To start the meditation, place both hands, one on top of the other, over the center of your chest. This is your heart center. Now close your eyes and become aware of each in breath and each out breath. Now visualize an image that is emotionally endearing to you. (Dr. Morledge pictures his son when he was an infant and he was rocking him to sleep.) Stay with this image and the feeling that accompanies it for a minute, while maintaining an awareness of each breath. Then slowly open your eyes and move into your day.
It’s best to practice this on occasion, says Dr. Morledge, so that when you really need it, you can evoke the image and move into this relaxed state more effectively.
Use your senses to bring you more into the moment. While we’re making dinner, we could choose to chop and worry about the 10 million other things that need to get done this week. Or we could give our brains a break, while using our bodies — primarily our senses — to derive pleasure from the moment. Something as simple as noticing the vibrant color of an orange pepper, touching its smooth exterior, noticing the sweet smell and tasting the crispness of it engages all our senses and regulates the autonomic nervous system. All this and you’ve invested five, maybe 10 seconds of your time. This isn’t to say that we need to go through our day staring at peppers and savoring each little moment. That’s not practical or even safe. But being more attuned to the little opportunities for being physically engaged throughout your day does fuel your well-being.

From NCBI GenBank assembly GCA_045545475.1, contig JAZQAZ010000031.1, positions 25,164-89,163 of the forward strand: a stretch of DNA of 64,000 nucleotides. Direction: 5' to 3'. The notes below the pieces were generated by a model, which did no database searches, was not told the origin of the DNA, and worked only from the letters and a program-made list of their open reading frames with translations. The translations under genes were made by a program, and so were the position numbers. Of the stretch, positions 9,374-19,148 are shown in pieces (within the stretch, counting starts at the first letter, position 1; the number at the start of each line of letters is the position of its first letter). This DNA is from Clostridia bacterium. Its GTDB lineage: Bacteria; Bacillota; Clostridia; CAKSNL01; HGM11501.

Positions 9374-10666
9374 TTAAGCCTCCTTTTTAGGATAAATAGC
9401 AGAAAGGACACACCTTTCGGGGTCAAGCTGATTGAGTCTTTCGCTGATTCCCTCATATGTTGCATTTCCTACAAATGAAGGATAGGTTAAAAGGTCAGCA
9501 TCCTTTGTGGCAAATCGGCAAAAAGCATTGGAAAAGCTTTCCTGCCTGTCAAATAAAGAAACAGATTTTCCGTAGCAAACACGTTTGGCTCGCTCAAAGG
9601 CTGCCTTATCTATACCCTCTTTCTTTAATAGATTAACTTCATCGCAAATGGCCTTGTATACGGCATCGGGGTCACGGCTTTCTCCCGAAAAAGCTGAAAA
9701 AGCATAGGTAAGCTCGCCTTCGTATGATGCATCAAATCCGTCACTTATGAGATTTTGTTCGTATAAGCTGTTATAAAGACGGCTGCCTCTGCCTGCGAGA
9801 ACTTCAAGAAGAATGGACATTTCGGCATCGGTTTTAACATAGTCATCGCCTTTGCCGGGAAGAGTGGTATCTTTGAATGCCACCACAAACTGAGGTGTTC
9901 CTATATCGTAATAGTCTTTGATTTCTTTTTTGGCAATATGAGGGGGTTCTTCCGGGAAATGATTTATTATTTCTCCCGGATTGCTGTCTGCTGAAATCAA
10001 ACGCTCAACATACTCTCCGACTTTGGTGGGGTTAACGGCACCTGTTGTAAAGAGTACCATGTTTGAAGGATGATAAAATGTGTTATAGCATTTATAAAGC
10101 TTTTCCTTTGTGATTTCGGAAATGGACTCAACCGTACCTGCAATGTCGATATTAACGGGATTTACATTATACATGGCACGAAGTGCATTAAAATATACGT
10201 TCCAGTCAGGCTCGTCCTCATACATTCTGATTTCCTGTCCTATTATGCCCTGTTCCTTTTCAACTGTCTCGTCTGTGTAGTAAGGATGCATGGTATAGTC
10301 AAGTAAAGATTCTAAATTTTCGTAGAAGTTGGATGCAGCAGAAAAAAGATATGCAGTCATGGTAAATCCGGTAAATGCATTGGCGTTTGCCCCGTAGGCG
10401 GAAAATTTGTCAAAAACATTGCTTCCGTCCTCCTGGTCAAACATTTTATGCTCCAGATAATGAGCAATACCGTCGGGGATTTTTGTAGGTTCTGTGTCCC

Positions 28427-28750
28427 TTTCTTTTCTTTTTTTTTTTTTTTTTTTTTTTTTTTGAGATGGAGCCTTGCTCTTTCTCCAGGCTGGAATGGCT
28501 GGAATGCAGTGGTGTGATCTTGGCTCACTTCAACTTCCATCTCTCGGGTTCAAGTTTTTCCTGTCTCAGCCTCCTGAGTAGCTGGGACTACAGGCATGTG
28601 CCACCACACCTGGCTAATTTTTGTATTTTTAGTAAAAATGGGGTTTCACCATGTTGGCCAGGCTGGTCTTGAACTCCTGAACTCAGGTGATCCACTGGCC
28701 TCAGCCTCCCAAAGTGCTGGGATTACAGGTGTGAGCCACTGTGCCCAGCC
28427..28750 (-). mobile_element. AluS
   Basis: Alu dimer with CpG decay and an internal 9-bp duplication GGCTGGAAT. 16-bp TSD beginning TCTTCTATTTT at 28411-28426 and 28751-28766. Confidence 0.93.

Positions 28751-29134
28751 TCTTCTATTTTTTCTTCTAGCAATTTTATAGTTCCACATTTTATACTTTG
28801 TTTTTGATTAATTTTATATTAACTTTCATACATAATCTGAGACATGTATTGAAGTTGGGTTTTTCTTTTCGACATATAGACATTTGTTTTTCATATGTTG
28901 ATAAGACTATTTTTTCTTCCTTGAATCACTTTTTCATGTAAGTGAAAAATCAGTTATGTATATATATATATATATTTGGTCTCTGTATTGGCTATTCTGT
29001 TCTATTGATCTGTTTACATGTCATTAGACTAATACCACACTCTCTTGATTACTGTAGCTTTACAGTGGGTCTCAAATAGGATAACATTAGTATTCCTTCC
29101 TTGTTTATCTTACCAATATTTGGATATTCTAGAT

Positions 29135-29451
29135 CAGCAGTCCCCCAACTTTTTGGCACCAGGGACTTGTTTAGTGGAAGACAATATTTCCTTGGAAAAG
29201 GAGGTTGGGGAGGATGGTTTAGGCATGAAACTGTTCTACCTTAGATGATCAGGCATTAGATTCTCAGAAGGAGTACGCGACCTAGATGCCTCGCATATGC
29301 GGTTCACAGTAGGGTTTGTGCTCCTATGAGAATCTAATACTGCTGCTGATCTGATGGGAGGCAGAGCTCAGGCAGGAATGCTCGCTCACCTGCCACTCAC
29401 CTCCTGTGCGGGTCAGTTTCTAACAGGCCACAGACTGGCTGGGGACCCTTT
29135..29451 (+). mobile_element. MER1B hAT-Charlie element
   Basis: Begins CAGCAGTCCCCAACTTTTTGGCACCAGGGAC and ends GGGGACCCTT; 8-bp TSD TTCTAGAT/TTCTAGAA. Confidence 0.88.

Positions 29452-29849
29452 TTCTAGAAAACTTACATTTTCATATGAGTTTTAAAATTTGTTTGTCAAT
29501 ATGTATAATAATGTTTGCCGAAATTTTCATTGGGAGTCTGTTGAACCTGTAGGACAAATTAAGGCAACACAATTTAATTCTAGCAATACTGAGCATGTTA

Smile and mean it. A smile that’s genuine — the kind where you’re using those crow’s-feet muscles on either side of your eyes — actually grabs on to specific parts of your brain that bring joy. Research has shown that configuring the face this way actually stimulates the ANS and signals the brain that we’re happy about something. An insincere (or social) smile — the kind typically associated with stress that only engages our mouth, and not our eyes as well — actually has the opposite effect by triggering the ANS that something is not right, which in turn ups adrenaline and cortisol, hormones that feed coronary heart disease.
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